this entire conversation stinks of derailment. in all of this LGBT people and our voices, experiences, needs, rights & pain is lost or just appropriated to back up accusations and prop up reputations.

    this fight you all are having shows what many LGBT have suspected for far too long about the 'emerging/emergent' scene/movement/whatever. it's confirmation of the worst suspicions and fears that we are little more than props in your marketplace. there's enough said in private to know that but this is an unusual case of public proof. exploiting us to attack one another or to keep your reputation is not the behavior of actual allies.

    well done all. funny how this 'scene' you all are apart of is claimed inclusive and in the end is all about you. no wonder so many of us have walked away.

    *slow clap*

    - Anon., queer & no longer emerging.

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    1. "this fight you all are having"? Don't think you can get involved and then slow clap yourself into the sunset on your high horse. You think you're above everybody else who has an opinion here?

      Don't forget you waded in of your own accord just like everyone else who commented - in fact your comment is one of the longer ones. But that's right - it's everyone else's fight isn't it?

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    2. I think 'the fight' refers to 'the fight about who is an ally and who isn't' so I'm not sure what your point is. I agree with this poster. It is *actually* for LGBT people to decide who is an ally and who isn't. As someone who is trying to be a straight ally myself I think it's important that we learn how to take criticism when it's offered. We don't have to agree with it but we actually do have to consider it. I think saying that LGBT inclusion is simply 'one issue amongst many' speaks volumes and to me sounds identical to the type of thing you can hear in any evangelical church ('let's not talk about this because it will cause an upset, instead we'll talk about poverty because everyone can agree poverty is bad. What's that? LGBT people are more likely to suffer from poverty? ssssshhhhh!!!')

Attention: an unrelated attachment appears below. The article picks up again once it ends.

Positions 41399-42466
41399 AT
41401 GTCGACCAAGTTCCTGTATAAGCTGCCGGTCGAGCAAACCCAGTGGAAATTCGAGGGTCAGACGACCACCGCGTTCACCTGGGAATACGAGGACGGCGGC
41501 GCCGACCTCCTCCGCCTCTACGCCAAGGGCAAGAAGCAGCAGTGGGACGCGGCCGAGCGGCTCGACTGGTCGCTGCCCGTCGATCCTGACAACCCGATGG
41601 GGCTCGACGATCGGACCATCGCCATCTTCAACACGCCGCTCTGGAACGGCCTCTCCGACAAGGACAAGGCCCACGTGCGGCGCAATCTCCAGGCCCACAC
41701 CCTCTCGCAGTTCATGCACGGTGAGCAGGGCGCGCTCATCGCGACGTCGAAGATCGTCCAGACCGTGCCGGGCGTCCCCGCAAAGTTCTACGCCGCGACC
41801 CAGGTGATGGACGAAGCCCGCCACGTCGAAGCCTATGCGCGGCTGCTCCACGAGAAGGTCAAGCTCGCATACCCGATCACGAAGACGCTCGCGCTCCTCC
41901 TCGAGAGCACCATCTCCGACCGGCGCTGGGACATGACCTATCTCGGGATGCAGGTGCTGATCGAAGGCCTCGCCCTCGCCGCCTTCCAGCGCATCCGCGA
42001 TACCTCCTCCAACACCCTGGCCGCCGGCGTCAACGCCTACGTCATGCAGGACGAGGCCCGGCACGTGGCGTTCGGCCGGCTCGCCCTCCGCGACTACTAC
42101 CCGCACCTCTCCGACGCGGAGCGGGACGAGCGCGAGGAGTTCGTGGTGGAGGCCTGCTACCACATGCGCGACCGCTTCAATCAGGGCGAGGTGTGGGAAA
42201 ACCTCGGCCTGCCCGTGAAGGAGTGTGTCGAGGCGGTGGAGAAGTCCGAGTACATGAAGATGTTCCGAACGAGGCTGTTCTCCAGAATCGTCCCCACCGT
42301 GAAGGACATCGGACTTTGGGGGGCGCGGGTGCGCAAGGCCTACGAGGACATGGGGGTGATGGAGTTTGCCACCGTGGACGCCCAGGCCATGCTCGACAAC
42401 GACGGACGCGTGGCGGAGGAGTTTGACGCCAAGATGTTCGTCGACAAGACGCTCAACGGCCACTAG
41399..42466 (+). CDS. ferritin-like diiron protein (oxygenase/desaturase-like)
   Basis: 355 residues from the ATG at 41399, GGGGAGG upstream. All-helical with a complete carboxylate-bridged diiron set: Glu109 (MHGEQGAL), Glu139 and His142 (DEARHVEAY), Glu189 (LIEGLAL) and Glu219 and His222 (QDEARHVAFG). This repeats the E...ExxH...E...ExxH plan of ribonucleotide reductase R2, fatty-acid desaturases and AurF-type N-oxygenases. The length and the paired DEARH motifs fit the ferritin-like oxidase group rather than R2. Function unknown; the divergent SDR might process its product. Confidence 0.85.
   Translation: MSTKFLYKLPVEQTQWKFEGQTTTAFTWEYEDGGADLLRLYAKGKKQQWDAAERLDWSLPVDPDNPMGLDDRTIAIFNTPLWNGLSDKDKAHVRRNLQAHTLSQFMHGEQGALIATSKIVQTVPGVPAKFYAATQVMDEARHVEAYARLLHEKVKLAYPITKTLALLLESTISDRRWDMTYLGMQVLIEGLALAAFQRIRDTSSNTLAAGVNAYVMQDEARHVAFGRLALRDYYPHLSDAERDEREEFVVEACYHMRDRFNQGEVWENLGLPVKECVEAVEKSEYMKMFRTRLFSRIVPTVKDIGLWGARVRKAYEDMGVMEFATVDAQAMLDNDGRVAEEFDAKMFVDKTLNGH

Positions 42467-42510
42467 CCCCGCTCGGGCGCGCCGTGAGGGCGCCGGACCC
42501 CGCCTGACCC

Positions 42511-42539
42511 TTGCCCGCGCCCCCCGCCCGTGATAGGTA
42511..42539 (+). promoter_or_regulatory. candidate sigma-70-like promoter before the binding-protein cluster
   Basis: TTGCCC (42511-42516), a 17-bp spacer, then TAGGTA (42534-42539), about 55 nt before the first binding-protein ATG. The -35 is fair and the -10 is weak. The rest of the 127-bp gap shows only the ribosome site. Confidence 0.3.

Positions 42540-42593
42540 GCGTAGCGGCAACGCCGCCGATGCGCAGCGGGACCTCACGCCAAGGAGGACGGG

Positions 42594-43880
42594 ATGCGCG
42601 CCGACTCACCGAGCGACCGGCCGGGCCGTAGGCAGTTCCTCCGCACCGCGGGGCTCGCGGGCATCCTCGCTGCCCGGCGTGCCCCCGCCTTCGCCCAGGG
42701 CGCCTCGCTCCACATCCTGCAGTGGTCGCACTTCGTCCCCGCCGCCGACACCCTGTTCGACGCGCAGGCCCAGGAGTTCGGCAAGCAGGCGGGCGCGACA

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    3. I was also a bit put off by Peter's suggestion that "There are countless issues as important or more important that I don't speak on at all." I'm pretty sure not speaking out, or speaking out only to affirm that you're "an ally" is precisely the problem here.

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    4. This is why I left the "Christian" (read evangelical world). After Sojourners rejected an LGBT welcome ad, I said, enough is enough. Becky

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    5. "as we in the LGBT community know from experience, this is all too often standard practice for self-proclaimed allies..."

      much of this, yes.

      Humility, openness to learning is key.

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    6. Anon, out of all the comments yours is the hardest one to read, my work as an ally with my LBGTQ brothers and sisters is my passion, I long for the day the church becomes a safer place for all people. I'm so sorry this has left such a bad impression on you.

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  37. To return to your original premise of the article perhaps you could add another to your list:
    http://stjohnsdowntown.org/staff_directory.html
    http://www.pastorrudy.net/
    What would be your opinions of their work.
    Especially in light of the UM church's General Conference decision last week and those within the denomination who continue to work for change.
    http://www.youtube.com/watch?v=0-ZiC7rsmG8&list=FLkCiB5BmpcnuhP3qIWUo5ww&index=2&feature=plpp_video

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  38. I read Peter's "Insurrection" and I really enjoyed it, and I'm a bit confused by this conversation. Has Peter commented directly on the issue of the publicist that was raised by the article?

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  39. Strikes me that the ranking of people in this article is just a form of shaming them - maybe even coercion. Is it really a surprise that we are all in relationship with others that might disagree with us, is impossible for civility in disagreement? Is it even possible to exist in this world without somehow purchasing from or relying on someone or some company that might be opposed to parts of my identity? (show me the journalist or author or preacher that doesn't have that problem on one side of an issue or another)

    There are plenty of gay gatherings that don't invite in those that disagree with them just as there are churches that do the same. Which leaves us with the question of, is this issue a conversation that we are having with the 'other' or are we out to win an argument no matter what (which is a form of violence)?

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  40. Seems like this would be an opportunity to take Becky's thoughts as a challenge and not an insult. If one obviously talented writer isn't completely convinced of your feelings on LGBT issues... maybe rather than arguing your feelings in a way that is divisive, reactive and not entirely skillful... you should reinforce your feelings on the issue with actions that will speak more towards her comments.

    We all live in a world of imperfections and interdependence. Rather than reject people, views, and business partners who have opinions that diverge from what you believe... sometimes it can be just as important to stick with the people you disagree with. Show them love. Be willing to let them hold the door open for you even when they slam it in the face of others... because it's much easier to engage people about their thoughts and behavior when you can continue the dialogue.